Sunday, September 9, 2018

Some Straight Talk About the Flood Potential in the Middle Atlantic States

As more data has come in today, the potential for catastrophic flooding (similar to Hurricane Agnes' flooding or worse) exists for the Middle Atlantic Region. 

The bottom line: it is likely some areas will flood that have never flooded before. Prepare NOW to evacuate you and your family. If you are given an evacuation order, please comply immediately before roads get clogged and chaos commences. Please read on.

Meteorologists hate being wrong and I would love to have the luxury of waiting for more data to write this (meteorologists always like "more data"). But, given the magnitude of the disaster potentially ahead of us, and given the increasingly limited time to prepare, I am writing this now. Please take this seriously. I have been doing this for five decades and I wouldn't write this and put my reputation at stake if I weren't seriously concerned about what may occur. I am also trying to put myself in the position of a family living in the threatened area.

If I had to pick a single weather forecasting model, it would be the ECMWF. It, and the other models, are forecasting giant amounts of rain. Here is the latest ECMWF:
click to enlarge
The maximum amount forecast (in between individual weather stations) is more than 30 inches!! Yes, it is entirely possible the rain pattern could shift a bit north/south/east/west and it might "only" be 20 inches. Regardless, it appears a major flood event is on the way in the Middle Atlantic region.

What makes this even worse is that during the last 30 days more rain than usual has fallen over most of the area where Florence's heaviest rains are forecast to fall. The map below is the number of inches of rain above (green/blue) or below (reds/yellows) normal over the last 30 days.

In much of western Virginia, Maryland and eastern West Virginia, it has been wetter than normal.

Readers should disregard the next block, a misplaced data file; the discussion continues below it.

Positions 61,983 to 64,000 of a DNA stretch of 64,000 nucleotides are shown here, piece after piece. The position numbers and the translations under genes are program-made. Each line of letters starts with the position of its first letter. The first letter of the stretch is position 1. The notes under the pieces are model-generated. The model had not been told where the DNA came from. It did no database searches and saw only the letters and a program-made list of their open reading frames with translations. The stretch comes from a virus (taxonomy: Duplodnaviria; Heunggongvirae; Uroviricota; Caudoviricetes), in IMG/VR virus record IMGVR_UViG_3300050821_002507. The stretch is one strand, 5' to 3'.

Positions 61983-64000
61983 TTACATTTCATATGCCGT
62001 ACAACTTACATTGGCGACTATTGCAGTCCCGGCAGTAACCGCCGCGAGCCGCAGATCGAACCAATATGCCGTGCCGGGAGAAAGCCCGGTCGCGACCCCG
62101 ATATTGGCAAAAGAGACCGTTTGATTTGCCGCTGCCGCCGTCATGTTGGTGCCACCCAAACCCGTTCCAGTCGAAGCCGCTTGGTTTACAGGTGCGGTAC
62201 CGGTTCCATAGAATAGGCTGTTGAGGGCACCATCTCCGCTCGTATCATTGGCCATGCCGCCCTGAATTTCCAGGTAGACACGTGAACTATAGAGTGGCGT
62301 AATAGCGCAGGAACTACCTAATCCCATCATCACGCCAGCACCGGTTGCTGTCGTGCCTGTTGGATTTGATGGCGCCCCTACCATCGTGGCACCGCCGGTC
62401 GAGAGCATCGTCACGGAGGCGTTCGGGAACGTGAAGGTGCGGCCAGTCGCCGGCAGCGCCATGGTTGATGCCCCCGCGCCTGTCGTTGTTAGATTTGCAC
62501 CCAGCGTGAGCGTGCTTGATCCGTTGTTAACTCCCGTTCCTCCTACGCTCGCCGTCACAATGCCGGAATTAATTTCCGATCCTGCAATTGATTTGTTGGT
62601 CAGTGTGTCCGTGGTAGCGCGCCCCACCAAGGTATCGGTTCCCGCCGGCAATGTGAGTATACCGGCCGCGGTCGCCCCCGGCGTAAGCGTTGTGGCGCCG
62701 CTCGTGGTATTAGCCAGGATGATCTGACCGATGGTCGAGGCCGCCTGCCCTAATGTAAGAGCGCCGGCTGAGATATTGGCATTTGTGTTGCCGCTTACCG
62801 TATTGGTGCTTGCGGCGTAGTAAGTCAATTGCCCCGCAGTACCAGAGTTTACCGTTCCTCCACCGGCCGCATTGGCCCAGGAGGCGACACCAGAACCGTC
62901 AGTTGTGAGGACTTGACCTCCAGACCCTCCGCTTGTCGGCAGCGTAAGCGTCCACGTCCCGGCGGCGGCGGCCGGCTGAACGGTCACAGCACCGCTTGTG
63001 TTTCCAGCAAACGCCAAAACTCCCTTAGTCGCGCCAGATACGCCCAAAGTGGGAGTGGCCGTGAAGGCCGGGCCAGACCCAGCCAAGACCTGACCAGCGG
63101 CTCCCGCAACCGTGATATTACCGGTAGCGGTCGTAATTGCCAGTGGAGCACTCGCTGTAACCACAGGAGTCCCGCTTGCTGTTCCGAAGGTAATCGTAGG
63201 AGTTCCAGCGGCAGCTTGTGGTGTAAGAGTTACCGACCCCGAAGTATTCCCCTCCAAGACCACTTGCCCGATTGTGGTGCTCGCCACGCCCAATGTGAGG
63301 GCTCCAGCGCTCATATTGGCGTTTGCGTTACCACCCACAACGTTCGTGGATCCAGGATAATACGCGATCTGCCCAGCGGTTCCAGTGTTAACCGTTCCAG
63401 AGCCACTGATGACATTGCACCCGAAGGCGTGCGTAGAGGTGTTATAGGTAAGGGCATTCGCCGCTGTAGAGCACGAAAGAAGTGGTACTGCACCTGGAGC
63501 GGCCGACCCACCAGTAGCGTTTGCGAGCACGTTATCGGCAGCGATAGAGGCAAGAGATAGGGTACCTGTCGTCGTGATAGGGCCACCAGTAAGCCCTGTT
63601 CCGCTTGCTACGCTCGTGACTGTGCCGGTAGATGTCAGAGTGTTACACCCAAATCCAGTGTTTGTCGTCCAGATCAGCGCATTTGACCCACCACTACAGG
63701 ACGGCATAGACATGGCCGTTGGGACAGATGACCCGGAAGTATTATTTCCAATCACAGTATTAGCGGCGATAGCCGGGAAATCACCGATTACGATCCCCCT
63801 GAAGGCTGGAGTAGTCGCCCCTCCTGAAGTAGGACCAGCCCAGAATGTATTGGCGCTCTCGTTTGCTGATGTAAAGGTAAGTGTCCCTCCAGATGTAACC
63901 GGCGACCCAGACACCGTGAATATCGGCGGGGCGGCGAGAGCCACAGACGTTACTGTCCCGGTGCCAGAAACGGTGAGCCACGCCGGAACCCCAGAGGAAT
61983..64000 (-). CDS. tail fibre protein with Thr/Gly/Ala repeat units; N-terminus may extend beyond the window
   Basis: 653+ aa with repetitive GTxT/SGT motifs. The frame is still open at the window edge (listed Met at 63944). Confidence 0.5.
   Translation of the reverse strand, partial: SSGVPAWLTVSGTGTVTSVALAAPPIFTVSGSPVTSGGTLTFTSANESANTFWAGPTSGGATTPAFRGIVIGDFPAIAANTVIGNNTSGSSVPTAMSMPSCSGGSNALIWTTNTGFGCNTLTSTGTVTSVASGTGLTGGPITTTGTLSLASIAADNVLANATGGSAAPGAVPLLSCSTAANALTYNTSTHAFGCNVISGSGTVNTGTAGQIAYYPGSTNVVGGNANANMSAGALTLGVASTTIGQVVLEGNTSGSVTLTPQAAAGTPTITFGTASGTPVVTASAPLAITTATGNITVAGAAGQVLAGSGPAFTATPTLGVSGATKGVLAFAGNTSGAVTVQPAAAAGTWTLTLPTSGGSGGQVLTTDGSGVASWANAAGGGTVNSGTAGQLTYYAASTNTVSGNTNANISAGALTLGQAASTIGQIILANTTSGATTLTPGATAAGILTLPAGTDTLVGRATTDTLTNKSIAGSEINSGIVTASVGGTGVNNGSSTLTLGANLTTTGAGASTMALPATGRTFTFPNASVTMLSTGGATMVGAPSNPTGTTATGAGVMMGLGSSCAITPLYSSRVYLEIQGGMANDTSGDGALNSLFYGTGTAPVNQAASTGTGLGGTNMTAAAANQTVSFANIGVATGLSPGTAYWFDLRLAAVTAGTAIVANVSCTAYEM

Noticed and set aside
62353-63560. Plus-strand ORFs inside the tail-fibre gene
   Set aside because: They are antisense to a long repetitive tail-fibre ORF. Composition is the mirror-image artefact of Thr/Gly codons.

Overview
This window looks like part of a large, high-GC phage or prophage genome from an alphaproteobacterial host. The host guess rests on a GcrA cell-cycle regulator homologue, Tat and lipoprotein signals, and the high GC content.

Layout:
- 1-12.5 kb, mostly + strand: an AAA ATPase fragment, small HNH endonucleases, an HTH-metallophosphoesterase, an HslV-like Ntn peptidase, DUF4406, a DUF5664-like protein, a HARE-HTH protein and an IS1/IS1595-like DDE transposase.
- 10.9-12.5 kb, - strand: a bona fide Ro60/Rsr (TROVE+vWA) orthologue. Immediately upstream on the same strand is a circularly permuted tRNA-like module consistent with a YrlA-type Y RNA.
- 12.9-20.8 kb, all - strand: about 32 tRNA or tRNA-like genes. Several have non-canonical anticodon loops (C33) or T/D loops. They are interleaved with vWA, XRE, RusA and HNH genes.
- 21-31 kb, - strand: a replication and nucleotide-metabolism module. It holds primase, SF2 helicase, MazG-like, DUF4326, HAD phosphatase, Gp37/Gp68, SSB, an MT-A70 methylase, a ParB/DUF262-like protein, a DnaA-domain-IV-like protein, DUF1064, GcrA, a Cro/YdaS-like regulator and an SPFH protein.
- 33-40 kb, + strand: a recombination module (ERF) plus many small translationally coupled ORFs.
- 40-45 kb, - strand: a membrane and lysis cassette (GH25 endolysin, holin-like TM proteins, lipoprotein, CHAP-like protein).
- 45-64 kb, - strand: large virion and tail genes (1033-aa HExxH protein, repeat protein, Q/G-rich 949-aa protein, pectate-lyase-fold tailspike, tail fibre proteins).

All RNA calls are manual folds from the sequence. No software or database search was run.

With already wetter than normal conditions, the excessive rainfall from Hurricane Florence will...
  • Run off more quickly than usual into...
  • Rivers that are already higher than usual.
All of this may equal tremendous or even catastrophic flooding.

For perspective, I went back and looked at the ECMWF four days before Hurricane Harvey's torrential rain began in Houston. The maximum amount forecast for the region was 29 inches. The heaviest actual amount was 60.58 inches! The model's peak rainfall forecast was less than half of what actually fell. With Harvey more than 13,000 people had to be rescued in metro Houston.
Hurricane Harvey flooding in southeast Texas, 2017
If thirty or more inches of rain fall with Florence, more than 13,000 may need to be rescued over a much larger and more remote area (as opposed to concentrated in a major city) which means far more resources will be required. If I were an emergency manager, I would be looking to bring people in from outside of the region NOW, especially expert applied hydrologists.

By comparison, 1973's Hurricane Agnes caused record flooding in the Middle Atlantic region with less than 15 inches of rain over Virginia and West Virginia. So, it can happen even if much less than the ECMWF's 30 inches fall.
Richmond flooding from Hurricane Agnes, 1973
So, What Do I Do Now?
  • My suggestion that emergency managers bring in extra help in advance is above. 
  • My preparation suggestions for individuals and families are here
  • Health suggestions pertaining to waterborne illness (from Ascel Bio) are here
I will likely update all of this tonight if there is enough extra data to justify it. After all of this research and writing, I'm going to watch my Chiefs for a while. 

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